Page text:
Published on Monday, 8 Oct, 2018
A foundation for technical investigations
Most of the work that I do can be boiled down to trying to help people make better things with the web, in better ways. ‘Better’ is a nice vague term, isn’t it? In this case ‘better’ can mean things like faster, cheaper, or more effectively, but it can also mean cutting-edge, delightful, more ethical, or even simply happier. It’s a nice mix.
I’ve spoken often about the importance of having a balanced view of change - of how simply swapping one technology for another won’t magically solve all of your problems - but this also goes hand in hand with another truth: in this day and age how you work with technology plays a huge part in the success of whatever you’re trying to do.
A lot of my projects start of by capturing an view of how things are at the moment, and there are an absolute ton of ways to do that. We have canvases galore, formal methodologies, and entire products are built around the diagrams that we produce. When it comes to digital, the web, and technical aspects, I really like being able to balance a high-level strategic view with more specific details.
Over the years I’ve asked a lot of people a lot of questions, to help understand how things are and identifying how they might be. I decided to collect together some of the broad themes that I tend to focus on and turn them into a resource, both in case it helps others, and to give it a place to live for my own future reference!
Exploring the themes
When collected together, it looks a little bit like this. I started off by talking about broadness, and this is indeed broad. No project is exactly the same - for some I tend to drill-down into very specific areas and ignore the rest; others may be a light pass across everything.
There are four key areas, intended to look at how an organisation (or a project) is thinking, what they’re doing or planning, how they’re doing it, and the beliefs that underpin everything. Within each area there are sub topics for conversation, which may help you to uncover areas that need an additional bit of care and attention, or things that just haven’t been fully considered. The last section is the one that changes the most. I’ve included some representative topics, but you may wish to swap these out for others.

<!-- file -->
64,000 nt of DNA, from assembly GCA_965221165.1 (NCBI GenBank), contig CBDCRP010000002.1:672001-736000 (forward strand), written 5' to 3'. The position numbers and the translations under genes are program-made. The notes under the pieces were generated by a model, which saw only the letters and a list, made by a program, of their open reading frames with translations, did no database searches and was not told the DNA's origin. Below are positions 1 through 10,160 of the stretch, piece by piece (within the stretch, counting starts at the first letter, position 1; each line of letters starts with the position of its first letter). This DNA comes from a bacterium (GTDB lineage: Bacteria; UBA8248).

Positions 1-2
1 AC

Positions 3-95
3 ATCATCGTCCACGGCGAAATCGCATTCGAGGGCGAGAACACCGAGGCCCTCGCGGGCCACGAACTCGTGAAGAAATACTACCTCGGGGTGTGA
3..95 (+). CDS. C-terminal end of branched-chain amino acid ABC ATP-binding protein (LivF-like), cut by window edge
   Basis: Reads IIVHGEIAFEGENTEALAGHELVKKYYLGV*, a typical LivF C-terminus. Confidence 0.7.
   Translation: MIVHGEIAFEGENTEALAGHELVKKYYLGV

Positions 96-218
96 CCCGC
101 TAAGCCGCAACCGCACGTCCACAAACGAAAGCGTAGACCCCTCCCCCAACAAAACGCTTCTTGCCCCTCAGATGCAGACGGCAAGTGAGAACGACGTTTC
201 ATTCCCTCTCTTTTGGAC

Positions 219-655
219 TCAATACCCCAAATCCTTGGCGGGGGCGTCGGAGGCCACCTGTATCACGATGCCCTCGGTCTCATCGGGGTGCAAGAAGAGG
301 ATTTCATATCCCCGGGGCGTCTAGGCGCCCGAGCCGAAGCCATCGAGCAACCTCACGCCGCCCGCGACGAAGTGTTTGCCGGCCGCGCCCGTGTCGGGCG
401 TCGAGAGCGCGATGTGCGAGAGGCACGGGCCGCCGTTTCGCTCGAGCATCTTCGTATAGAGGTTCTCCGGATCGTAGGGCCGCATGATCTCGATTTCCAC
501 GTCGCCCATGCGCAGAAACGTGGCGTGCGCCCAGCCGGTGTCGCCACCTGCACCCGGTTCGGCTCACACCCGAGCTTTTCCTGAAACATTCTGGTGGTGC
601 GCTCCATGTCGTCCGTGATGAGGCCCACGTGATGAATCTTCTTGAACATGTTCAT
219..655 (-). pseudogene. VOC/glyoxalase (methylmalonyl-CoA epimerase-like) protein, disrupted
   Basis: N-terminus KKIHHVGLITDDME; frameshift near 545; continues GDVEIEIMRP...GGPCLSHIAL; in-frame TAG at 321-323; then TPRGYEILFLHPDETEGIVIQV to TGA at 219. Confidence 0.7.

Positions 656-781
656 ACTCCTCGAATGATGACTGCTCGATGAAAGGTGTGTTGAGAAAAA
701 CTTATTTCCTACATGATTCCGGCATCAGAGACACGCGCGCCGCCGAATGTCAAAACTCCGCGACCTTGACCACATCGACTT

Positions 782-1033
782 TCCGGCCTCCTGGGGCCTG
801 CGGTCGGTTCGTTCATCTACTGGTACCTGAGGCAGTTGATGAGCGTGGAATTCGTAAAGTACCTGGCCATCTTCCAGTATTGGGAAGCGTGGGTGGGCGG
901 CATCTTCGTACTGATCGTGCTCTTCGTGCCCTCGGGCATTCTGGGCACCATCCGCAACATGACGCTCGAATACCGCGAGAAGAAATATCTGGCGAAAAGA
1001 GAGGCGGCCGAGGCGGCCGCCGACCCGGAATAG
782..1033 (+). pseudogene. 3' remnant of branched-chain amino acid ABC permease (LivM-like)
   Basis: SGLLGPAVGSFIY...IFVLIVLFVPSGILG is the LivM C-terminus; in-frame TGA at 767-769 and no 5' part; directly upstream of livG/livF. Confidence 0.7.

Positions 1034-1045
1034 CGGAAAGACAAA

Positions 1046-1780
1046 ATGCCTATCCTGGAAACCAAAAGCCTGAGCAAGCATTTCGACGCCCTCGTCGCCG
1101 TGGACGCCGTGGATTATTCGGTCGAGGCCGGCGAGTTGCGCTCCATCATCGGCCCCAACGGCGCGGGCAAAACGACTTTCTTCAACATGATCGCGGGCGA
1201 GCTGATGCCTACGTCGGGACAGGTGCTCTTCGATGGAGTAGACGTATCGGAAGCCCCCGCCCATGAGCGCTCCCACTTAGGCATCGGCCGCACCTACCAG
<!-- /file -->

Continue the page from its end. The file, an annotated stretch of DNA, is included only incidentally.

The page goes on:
Whilst this is a single file, it works best when used alongside additional activities in workshops, or as a prompt for interview discussions. I often use a digital version (e.g. within RealTimeBoard) to let me quickly add individual notes and share with others, but you can also use the same headings to create more detailed collections of assets and notes in physical form - whatever works for you!
Of course, using these kind of areas to explore improvements is just one potential use. When you’re capturing this kind of information it can often be beneficial to other people too - for instance many of the things on the above example could be useful to new starters, or as a reference point between teams.
If you’d like to use this to build up your own reference framework, then you’re very welcome to. I’ve released this under a Creative Commons — Attribution 4.0 International — CC BY 4.0 licence, so please feel free to take it and create your own.
Read more from the blog
Back in time:
Thinking about permissions on the web
Forward in time:
A new chapter